The neighbourhood of La Boca is one of the main attractions of Buenos Aires; if you are travelling or passing through the Argentine capital and wondering what to see in Buenos Aires in two days, t is difficult to miss this emblematic enclave in the south of the city. And, above all, El Caminito.
El Caminito is one of those places that fit perfectly into the cultural melting pot model of a city. In other words, it is a place where we can easily trace some of the elements that have made Buenos Aires what it is today: European immigration, football, Argentina’s constant evolution and of course, tango.
So get ready to enter the La Boca neighbourhood with us and discover all its charms. We will focus specifically on El Caminito, as it could not be otherwise. This way you will know what to expect and where to go when you go to visit it in person.
A little bit of history
The mouth of what? It’s the question we all asked ourselves the first time we heard the name of the La Boca neighbourhood. Well, the mouth of the Matanza-Riachuelo River, that is to say, its mouth in the La Plata River, marking the southern limit of the city of Buenos Aires.
The origins of the neighbourhood go back to the 19th century, when the marshy areas were chosen by the humblest European immigrants, especially those of Genoese origin, because of their proximity to the port areas of the city. This Genoese imprint would be fundamental for this neighbourhood.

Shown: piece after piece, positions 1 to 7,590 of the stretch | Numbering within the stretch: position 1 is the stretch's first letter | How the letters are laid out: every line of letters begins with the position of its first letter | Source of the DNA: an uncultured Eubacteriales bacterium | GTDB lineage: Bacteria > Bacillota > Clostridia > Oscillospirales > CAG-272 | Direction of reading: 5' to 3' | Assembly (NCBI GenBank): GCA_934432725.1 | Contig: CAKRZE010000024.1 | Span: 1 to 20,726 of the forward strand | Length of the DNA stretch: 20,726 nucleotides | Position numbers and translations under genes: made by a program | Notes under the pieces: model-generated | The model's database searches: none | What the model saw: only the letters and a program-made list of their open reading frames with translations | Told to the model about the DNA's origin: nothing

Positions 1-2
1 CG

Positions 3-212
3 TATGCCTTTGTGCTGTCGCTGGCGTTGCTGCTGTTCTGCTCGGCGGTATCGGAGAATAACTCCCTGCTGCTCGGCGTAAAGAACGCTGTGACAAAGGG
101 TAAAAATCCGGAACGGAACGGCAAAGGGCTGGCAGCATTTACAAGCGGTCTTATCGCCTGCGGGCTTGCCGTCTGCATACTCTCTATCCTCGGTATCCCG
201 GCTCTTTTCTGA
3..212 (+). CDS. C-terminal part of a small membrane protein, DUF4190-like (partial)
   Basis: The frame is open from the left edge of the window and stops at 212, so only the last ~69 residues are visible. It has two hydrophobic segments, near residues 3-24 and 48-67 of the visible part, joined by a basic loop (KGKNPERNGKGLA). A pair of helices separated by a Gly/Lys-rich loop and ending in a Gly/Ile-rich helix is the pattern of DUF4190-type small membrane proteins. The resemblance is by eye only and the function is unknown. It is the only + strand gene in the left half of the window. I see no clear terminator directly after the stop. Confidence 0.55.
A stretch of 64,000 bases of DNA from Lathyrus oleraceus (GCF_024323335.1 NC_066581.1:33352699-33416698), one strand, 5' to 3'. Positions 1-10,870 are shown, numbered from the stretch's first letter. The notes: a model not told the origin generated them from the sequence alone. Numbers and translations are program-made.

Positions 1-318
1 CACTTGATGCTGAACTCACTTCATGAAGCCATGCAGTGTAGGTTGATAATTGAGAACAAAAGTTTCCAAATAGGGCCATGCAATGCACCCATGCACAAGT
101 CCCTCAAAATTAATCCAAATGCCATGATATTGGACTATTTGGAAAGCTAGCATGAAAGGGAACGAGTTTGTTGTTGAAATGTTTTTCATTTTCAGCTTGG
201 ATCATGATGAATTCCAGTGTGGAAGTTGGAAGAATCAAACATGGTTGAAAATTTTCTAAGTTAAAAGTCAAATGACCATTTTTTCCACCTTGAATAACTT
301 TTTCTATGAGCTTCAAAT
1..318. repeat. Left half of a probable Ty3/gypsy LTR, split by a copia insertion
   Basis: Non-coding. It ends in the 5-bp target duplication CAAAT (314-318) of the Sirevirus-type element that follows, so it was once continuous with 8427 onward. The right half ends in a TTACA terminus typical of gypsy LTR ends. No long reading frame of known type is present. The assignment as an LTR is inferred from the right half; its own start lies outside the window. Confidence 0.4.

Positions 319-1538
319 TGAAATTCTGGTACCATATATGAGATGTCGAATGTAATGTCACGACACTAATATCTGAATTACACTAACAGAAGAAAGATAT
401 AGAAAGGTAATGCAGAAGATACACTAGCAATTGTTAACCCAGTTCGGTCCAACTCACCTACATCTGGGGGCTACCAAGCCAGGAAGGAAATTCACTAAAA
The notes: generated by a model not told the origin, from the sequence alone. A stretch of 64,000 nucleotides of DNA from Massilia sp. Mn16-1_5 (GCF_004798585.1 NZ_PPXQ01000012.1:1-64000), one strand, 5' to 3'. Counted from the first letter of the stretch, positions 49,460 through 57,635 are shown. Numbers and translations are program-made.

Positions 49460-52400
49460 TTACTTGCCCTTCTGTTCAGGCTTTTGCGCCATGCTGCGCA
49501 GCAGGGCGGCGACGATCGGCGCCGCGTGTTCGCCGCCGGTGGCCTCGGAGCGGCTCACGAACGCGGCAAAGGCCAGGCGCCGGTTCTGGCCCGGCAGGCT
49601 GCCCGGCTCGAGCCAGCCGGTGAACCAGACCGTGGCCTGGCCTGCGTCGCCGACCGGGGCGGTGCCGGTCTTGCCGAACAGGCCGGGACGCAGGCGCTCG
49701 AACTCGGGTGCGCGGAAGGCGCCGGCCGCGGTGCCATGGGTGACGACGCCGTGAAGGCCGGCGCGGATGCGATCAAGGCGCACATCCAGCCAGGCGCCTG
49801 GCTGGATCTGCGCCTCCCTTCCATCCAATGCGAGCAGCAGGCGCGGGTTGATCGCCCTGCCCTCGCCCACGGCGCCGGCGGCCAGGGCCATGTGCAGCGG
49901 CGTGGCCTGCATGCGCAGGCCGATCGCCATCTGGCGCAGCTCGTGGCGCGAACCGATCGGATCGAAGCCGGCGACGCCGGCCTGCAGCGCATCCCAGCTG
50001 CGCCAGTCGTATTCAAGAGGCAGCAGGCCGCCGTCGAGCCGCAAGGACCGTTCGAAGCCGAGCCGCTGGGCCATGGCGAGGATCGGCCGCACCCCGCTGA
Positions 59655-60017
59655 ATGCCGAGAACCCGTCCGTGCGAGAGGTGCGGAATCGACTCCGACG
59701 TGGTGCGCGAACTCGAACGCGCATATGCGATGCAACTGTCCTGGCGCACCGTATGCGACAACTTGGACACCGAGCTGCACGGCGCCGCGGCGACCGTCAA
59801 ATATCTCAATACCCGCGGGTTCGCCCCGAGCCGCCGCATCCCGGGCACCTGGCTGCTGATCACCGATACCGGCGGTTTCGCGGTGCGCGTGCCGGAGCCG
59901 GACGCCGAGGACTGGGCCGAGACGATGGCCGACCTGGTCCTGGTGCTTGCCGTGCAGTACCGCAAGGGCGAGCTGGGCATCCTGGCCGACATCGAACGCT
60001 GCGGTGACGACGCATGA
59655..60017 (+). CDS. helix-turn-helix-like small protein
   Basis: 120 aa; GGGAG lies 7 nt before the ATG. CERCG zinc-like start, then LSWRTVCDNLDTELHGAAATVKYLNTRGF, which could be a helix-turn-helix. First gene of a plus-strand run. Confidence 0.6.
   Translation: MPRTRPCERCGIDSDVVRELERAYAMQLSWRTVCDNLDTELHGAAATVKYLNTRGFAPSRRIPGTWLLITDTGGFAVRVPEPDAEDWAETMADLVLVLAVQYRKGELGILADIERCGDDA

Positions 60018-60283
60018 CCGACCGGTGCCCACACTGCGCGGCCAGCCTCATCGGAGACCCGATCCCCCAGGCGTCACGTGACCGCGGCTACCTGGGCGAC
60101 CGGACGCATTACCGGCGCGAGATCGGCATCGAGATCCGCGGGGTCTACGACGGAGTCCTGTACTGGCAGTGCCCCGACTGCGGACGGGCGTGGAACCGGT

At the end of the century, the port reached the neighbourhood, which underwent major port and railway infrastructure works, but maintained its status as a disadvantaged, almost marginal neighbourhood. The famous tenements, houses with corrugated metal walls and ceilings painted in bright colours (actually leftover paint from other places) became its hallmark.
The 1950s would be a key year for the La Boca neighbourhood. The local painter Benito Quinquela was the prominent figure in a movement to restore the neighbourhood, embodied in the museumisation of El Caminito. Since then, this little corner of Buenos Aires has become one of the essential stops for anyone who comes to the city.
What are you going to find in the neighbourhood of La Boca, Argentina?
The neighbourhood has many attractions, but undoubtedly the most famous of them is Caminito. It is a section of a curved railway branch built on a former stream by a British railway company in 1866, which would be closed in 1928 and that meandered between the tenements of the neighbourhood.
After its closure it was a sinuous and dangerous path and dumping ground that would be restored in the 1950s; Quinquela encouraged the inhabitants of the surrounding area to repaint their homes in vivid colours, managed to close it off from traffic and also installed numerous works of art, around twenty, which can still be seen along the Caminito.
In addition to being an open window to the city’s working and immigrant past, it is an emblematic place for tango in Argentina. Caminito, one of the most famous and ancient tangos, it is inspired by this corner of Buenos Aires (although the lyrics are older and speak of another place). With great skill, the alley was thus renamed in the fifties in a skillful marketing maneuver.
Although the Caminito de La Boca street museum is something like the tourist epicentre of the neighbourhood, there are other attractions that we cannot fail to mention. What would Buenos Aires be without La Bombonera? Without the Vuelta de Rocha? And without the Quinquela Martín museum? Or without La Ribera Theatre? And the Puente Transbordador?